In the first set of pulse-chase experiments, the immunopreciptated MHC class I heavy chains were treated with endoglycosidase H (Endo-H), an enzyme which deglycosylates newly-synthesized heavy chains but not the mature form that has been exported from the ER. Most MHC class I heavy chains were Endo-H-sensitive at the beginning of the chase, as expected for newly synthesised heavy chain in the ER. Within 30–60 min, nearly all heavy chains became Endo-H-resistant. The rate of conversion of MHC class I heavy chain to the Endo-H resistant form was similar in control 293 cells and in BILF1+ 293 cells (Fig. 5A). These results indicate that the export of MHC class I from the ER and its passage through the Golgi is not impeded by BILF1, and that BILF1 most probably acts at a later stage.

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Figure 5. Effect of BILF1 on maturation and degradation of MHC class I molecules.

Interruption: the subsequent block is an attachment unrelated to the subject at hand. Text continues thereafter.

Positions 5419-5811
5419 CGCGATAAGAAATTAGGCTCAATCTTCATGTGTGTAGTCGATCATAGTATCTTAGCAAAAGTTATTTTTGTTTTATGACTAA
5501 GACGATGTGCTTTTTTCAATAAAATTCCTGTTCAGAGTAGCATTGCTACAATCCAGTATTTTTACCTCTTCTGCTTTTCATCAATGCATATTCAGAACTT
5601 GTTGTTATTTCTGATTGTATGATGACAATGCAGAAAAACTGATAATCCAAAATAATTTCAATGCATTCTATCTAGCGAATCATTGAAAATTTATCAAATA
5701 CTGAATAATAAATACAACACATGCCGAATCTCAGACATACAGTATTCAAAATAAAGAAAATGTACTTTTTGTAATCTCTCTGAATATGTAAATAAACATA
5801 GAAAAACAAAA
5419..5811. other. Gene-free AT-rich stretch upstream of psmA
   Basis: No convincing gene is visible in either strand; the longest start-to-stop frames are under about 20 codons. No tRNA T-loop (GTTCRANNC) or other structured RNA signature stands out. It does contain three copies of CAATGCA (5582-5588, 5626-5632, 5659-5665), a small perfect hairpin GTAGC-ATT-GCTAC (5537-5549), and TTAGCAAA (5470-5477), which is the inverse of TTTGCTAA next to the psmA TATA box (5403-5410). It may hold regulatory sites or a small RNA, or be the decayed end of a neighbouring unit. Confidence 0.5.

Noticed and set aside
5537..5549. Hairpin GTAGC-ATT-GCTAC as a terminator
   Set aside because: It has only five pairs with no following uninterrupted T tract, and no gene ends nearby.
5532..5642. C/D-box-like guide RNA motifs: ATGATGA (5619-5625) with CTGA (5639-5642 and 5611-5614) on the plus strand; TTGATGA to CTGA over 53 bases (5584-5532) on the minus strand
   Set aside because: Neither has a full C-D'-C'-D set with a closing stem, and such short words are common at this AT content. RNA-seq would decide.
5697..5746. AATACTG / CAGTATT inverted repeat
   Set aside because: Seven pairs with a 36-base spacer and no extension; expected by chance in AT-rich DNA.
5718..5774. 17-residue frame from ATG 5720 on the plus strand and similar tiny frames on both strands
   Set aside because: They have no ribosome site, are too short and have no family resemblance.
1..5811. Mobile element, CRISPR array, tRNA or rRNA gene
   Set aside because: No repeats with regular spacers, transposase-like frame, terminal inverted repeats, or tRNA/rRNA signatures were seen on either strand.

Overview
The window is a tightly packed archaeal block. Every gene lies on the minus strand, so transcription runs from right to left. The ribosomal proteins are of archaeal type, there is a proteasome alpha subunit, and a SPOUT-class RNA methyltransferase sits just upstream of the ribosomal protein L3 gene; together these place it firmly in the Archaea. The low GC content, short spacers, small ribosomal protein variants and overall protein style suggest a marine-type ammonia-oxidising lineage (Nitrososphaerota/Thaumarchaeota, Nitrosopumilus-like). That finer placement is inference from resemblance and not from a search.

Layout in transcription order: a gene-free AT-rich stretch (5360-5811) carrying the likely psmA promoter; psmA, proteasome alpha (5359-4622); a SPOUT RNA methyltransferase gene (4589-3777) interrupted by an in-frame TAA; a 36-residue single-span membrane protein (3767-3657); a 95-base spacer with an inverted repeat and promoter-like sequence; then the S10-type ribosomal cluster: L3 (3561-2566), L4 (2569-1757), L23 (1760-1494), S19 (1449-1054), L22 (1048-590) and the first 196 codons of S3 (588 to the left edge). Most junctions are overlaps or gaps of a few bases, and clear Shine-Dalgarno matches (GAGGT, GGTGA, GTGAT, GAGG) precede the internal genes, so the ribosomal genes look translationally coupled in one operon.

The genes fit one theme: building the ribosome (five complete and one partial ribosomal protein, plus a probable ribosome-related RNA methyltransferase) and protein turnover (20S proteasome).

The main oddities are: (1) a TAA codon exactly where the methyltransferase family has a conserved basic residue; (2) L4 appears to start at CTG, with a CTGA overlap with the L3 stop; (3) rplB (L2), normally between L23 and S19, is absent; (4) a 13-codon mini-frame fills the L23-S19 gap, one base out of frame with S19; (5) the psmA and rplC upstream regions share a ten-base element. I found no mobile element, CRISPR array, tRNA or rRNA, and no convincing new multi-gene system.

(A) Acquisition of endoglycosidase H (Endo H) -resistance of MHC class I heavy chain. 293 cells (2×106) stably transduced with control or BILF1 retrovirus were metabolically labeled for 15 min with 35S-methionine/cysteine and chased for the indicated time periods. After lysis in NP-40 detergent buffer, samples were immunoprecipitated with mAb W6/32 and treated with Endo H enzyme. Protein samples were separated by 10% acrylamide SDS/PAGE gel, dried and exposed to autoradiography. (B) Kinetics of MHC class I molecule degradation. 293 cells (2×106) stably transduced with control or BILF1 retrovirus were metabolically labeled for 15 min and chased for the indicated time periods. After lysis in NP-40 detergent buffer, samples were immunoprecipitated with mAb W6/32 (HLA class I heavy chain and β2-microglobulin) or H68.4 (TfR). Protein samples were separated by 10% SDS/PAGE gel, dried and exposed to autoradiography.